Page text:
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  1. #1
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    Default Engine Room Fire Extinguishers

    I need to replace the halon extinguishers in a 435 Princess. There doesn't seem to be much information on the internet on various options other than dry powder is a bad idea (horrible mess and damages the engines - annoying if it goes off by accident!).

    I have seen the Stat X solid aerosol recommended in one of the boat magazines and spoke to someone about it at the boat show. He indicated that a system for around 10 cu M would be around £1,800 incl fitting and vat (around £500 for the extinguisher, £500 for the alarm / contoller / sensors and £500 fitting). This would give a system which would be automatic when not on board, but would set off an alarm when at sea with a manual firing option (i.e. allowing you to shut down the engines and bilge fan when safe to do so and to stop the gas being sucked through the engines). The extinguisher is an aerosol type with a 10 year service life and there is a certain logic to setting it up in the way described. The Stat X website in the States appears to only show the extinguisher units themselves rather than the heat sensors / controllers / alarms - so these are presumably from another supplier but I can find no information on such things on the internet.

    A cheaper (simpler, but probably more compromised) route would seem to be a 6KG Fireblitz FBA G6 Clean Agent Gas extinguisher which I could buy for around £400 and fit myself. The service life is around 5 years, but it would be temperature activated and would be ineffective if the engines are not shut down before it activates (which is quite likely in reality). In principle of operation it is similar to the two (banned) halon extinguishers currently mounted over the engines, but would in theory be more effective as it is a single extinguisher - so should deliver the full volume gas in one go (as opposed to one going off, being ineffective as insufficient gas to flood the engine bay and then the second going off when the fire reignites and suffering the same problem).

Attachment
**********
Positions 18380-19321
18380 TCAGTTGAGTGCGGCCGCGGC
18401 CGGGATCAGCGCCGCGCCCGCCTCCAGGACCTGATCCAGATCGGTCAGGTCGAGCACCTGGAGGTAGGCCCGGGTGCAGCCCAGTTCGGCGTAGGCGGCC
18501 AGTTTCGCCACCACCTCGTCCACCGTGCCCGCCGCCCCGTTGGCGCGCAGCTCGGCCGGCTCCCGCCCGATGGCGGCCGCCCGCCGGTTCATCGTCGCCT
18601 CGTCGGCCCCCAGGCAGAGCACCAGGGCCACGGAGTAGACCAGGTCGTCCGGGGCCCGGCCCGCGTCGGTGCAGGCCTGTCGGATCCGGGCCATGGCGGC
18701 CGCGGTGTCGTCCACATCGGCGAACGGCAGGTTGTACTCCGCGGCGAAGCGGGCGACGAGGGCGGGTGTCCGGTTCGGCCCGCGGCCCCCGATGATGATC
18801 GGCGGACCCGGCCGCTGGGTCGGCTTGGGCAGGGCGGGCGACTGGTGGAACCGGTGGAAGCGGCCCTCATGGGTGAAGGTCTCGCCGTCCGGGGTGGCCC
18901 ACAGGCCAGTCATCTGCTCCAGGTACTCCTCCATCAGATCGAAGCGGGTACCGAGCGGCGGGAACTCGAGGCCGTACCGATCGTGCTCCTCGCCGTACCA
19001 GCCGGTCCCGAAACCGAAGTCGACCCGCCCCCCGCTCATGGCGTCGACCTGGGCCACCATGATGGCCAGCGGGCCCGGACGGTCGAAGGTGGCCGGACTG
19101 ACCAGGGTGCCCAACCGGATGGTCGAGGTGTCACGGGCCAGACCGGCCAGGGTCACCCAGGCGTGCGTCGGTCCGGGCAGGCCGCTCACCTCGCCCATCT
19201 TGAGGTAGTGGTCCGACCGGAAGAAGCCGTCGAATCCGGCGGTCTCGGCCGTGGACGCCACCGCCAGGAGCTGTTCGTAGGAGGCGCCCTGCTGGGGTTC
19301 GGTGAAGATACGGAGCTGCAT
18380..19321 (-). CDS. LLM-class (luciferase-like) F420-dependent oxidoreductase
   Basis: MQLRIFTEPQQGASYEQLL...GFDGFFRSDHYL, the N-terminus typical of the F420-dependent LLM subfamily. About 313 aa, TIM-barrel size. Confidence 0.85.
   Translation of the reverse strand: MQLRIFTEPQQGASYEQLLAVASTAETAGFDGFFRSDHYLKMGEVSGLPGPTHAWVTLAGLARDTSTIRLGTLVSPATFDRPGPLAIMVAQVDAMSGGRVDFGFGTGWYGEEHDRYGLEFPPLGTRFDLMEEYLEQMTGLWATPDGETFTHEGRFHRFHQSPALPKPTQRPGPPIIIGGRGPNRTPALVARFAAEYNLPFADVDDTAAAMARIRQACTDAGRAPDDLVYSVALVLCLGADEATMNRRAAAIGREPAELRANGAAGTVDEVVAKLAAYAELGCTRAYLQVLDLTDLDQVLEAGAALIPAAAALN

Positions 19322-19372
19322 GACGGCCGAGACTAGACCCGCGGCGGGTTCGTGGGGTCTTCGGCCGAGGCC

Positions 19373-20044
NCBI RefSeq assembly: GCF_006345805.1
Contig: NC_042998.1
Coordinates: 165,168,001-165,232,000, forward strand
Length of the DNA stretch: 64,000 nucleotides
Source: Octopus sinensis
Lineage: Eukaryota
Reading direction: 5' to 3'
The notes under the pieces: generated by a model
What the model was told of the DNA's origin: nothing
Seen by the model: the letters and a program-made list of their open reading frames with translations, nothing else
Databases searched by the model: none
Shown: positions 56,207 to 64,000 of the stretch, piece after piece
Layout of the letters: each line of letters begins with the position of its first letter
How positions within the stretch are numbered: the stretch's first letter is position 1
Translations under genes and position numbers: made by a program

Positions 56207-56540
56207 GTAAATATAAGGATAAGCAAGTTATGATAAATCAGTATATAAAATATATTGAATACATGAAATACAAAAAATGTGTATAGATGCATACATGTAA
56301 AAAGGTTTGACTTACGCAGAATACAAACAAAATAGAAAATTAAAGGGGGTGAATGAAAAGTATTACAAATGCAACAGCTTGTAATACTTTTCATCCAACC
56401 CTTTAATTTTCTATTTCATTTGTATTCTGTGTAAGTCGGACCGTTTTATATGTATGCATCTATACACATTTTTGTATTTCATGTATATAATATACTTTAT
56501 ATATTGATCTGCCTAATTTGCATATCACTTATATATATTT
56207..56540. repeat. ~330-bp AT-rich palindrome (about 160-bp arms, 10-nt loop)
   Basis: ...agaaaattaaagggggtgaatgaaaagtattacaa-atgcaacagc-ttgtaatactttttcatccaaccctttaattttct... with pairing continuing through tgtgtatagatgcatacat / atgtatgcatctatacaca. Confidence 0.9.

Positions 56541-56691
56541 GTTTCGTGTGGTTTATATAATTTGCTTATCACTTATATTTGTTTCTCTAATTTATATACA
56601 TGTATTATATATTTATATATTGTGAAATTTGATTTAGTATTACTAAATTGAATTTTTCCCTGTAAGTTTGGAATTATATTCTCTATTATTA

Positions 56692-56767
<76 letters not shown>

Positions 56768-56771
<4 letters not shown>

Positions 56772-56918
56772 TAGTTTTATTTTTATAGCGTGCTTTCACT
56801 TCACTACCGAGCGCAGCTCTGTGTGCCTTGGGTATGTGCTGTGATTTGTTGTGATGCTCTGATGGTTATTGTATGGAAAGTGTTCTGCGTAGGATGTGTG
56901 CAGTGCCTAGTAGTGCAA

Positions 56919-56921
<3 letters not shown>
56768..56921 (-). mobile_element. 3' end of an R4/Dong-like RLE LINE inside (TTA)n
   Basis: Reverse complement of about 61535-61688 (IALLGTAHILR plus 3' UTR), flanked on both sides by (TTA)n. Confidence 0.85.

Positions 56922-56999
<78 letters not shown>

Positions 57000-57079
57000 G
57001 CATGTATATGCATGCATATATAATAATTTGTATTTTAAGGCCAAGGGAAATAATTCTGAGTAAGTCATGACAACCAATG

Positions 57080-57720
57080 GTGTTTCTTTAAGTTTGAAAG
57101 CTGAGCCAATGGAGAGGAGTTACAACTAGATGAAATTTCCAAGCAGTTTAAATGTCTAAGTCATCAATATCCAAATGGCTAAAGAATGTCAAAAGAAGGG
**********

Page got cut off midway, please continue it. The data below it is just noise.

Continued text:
I'm surprised that there is so little information available on systems and options as this must be an area of high turnover (lots of boats and extinguishers with relatively short service lives). Any thoughts, recommendations or references to useful articles would be much appreciated as the Fireblitz option doesn't really sound the way to go (although presumably they sell alot of them).

  2. #2
    sarabande's Avatar
    sarabande is online now Registered User
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    any system with powder will corrosively affect electronics and some plastics.

    Systems used in large-scale computer rooms are comprehensively covered in this doc:-

    http://www.periphman.com/Fire-Suppre...iderations.htm


    My preference would be to use CO2, as it will prevent the engines working PDQ if you don't have an auto shut-off.

    CO2 has some hazards if you in a closed room when the gas goes off, but it is otherwise the least damaging extinguishant at the early stages of a fire. If you have a fire that is well under way, then you need something to cool the material, as well as fight the flames and that's AFFF. These are not suitable for use on fires involving live electrical equipment but may be used on 12/24 volt electrics.
    I think, therefore I am. I am, therefore I sail.

  3. #3
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    Looked into this myself a while back... Worth giving the same guys a call... end price less than 1/4 of official quotation...